I have been looking into what it would take to start a candle making company. The easy part is the names for the hypothetical scents. The harder part is the actual making of the candles. After talking to someone already in the business, the next step was to take a class to get a better understanding of the process. Classes are usually better when shared with friends so I invited my childhood buddy to join me. It cost $25 per person. Since premade candles are around $18, this seemed like a pretty good deal.
Greenville Soy Candle Company, formerly Magnolia Scents, is located in downtown Greenville, SC. The front of the store has an impressive array of candles along with soap, sprays and lotions, etc. The back is reserved for the micro-factory where they hand pour the candles.
Time for Choosing
Once you check-in at the desk, you are invited to smell the candles and decide which scent you would like for your candle. It helps to make notes as you go of your favorites because there are over 50 candles. I selected Cleopatra. It smelled like luxury and was named after an ancient queen so it seemed like an appropriate choice.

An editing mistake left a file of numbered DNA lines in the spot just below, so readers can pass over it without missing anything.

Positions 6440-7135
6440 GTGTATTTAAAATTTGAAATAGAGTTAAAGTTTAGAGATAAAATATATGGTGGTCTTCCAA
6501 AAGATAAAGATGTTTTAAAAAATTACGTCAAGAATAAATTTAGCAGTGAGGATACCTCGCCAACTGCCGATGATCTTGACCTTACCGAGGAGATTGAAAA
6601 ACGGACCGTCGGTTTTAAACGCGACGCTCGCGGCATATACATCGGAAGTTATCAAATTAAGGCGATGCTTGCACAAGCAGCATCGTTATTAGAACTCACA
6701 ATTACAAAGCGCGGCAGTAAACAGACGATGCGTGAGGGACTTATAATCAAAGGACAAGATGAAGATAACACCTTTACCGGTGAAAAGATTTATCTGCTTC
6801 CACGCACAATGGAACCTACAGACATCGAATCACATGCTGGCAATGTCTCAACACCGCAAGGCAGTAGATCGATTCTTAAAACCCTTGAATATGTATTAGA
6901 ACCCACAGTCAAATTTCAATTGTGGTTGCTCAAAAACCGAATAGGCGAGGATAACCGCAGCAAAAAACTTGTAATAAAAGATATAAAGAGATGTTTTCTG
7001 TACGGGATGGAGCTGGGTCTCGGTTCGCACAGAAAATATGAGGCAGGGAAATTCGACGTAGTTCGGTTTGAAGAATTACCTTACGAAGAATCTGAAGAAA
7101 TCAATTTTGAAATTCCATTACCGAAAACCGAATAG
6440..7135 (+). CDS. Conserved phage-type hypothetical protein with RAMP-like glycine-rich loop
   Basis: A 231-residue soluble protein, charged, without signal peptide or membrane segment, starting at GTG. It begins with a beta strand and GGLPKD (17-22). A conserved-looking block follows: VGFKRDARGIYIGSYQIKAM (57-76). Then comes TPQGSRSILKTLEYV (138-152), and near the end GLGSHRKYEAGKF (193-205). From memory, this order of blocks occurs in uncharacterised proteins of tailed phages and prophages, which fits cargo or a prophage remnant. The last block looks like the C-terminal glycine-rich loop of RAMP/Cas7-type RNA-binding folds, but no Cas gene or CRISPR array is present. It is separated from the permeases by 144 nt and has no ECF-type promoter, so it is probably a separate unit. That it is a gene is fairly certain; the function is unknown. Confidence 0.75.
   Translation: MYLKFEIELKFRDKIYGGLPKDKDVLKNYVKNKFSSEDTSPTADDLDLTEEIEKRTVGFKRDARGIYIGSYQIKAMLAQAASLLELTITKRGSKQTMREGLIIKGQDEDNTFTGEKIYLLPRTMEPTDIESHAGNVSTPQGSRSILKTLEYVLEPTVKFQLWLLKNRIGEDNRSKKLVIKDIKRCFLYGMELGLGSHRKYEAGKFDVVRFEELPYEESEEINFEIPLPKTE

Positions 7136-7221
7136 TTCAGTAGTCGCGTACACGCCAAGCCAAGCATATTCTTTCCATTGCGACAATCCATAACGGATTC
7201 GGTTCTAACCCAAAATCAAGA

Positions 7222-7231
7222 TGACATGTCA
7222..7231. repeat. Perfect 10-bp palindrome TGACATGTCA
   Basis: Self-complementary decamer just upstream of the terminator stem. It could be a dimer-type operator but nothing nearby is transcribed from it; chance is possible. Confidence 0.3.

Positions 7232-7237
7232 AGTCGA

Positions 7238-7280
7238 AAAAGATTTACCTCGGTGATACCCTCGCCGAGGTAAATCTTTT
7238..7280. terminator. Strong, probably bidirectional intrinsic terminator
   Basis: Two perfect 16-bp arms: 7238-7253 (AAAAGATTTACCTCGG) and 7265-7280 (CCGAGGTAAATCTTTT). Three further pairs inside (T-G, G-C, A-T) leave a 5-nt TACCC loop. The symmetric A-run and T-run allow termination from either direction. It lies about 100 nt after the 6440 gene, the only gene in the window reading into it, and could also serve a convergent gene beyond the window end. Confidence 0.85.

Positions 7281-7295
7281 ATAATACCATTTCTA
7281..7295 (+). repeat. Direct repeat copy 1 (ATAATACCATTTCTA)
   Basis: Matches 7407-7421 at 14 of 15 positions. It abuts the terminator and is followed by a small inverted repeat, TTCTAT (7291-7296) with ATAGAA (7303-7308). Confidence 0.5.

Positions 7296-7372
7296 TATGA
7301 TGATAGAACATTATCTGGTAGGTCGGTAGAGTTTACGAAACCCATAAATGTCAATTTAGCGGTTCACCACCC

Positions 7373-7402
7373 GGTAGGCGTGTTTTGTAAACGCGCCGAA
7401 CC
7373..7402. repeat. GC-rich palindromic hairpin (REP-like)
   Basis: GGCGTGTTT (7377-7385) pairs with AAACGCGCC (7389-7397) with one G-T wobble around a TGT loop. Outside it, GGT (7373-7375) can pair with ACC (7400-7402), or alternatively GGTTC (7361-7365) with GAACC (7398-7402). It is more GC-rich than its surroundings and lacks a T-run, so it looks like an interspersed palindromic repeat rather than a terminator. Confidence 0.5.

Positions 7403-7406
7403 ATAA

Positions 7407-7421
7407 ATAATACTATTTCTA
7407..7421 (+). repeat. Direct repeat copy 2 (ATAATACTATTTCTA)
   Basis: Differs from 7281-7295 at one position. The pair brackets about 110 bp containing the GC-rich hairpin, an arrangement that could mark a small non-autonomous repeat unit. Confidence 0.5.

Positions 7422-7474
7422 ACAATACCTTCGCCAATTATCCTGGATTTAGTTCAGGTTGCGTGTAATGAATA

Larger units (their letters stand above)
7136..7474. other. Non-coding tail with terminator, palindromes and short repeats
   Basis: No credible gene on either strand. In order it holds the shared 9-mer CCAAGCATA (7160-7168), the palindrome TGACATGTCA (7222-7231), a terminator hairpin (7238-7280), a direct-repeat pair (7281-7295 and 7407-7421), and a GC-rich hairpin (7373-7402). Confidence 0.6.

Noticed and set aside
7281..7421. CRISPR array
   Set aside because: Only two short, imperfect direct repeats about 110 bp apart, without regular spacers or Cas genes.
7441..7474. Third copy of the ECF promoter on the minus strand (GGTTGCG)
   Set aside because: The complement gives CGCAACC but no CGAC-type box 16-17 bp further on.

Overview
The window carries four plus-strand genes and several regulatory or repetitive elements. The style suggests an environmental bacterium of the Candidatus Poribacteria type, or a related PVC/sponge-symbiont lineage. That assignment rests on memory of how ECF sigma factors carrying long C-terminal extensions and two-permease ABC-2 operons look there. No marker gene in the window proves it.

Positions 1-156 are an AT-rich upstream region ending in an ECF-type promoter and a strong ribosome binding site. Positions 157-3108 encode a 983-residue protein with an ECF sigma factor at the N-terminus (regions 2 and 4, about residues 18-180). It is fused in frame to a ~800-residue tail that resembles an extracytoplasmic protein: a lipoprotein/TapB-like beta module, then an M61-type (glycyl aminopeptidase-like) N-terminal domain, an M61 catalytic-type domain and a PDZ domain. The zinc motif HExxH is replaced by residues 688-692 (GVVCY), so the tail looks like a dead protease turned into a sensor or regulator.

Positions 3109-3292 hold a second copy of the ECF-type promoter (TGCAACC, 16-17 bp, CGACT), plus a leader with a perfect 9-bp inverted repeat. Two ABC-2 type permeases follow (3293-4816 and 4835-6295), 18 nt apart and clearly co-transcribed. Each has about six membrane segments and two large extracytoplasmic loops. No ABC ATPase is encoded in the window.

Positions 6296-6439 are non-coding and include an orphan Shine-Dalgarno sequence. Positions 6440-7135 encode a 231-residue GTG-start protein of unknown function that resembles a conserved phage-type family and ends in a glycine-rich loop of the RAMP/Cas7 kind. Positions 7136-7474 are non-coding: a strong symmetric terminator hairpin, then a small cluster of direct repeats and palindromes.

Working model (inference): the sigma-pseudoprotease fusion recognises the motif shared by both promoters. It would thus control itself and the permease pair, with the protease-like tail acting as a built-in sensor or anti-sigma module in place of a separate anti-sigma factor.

Tour of the Factory
The guide walked us through the work station and tools used to make hundreds of candles at a time. In the back, our aprons and items awaited us on a metal table. We were able to ask questions throughout the process which was nice. After donning the aprons and inserting the wicks, we combined the liquid soy with the scent we had selected at the beginning. While we stirred, she explained the differences between the various types of wax and things to watch for when burning candles. After stirring for a while, she tested the temperature. Apparently, the exact temperature is proprietary information. We then added the organic dye of our choice. There is a 25 drop rule which basically means if you go over 25 drops the smell of the dye will overpower the scent of the candle. Good to know!
My desired color was a coral pink shade. My friend wanted a purple candle. The candle looks like Kool-Aid when you finish. You test droplets on a paper towel to check the color progression. Once we were done, we left our candles to cool overnight. I picked them up the next day. The whole process took around 40 – 45 minutes.
We then met up with my husband and went to Trio, a brick oven cafe, on Main Street. They have changed their garlic bread and it was delicious.
I like to learn new things so this was a good experience. We were required to wear masks due to COVID-19 protocols. Classes are capped at six people at a time. It’s only a few more dollars to make a candle than buy one which I appreciated. I’d definitely do it again!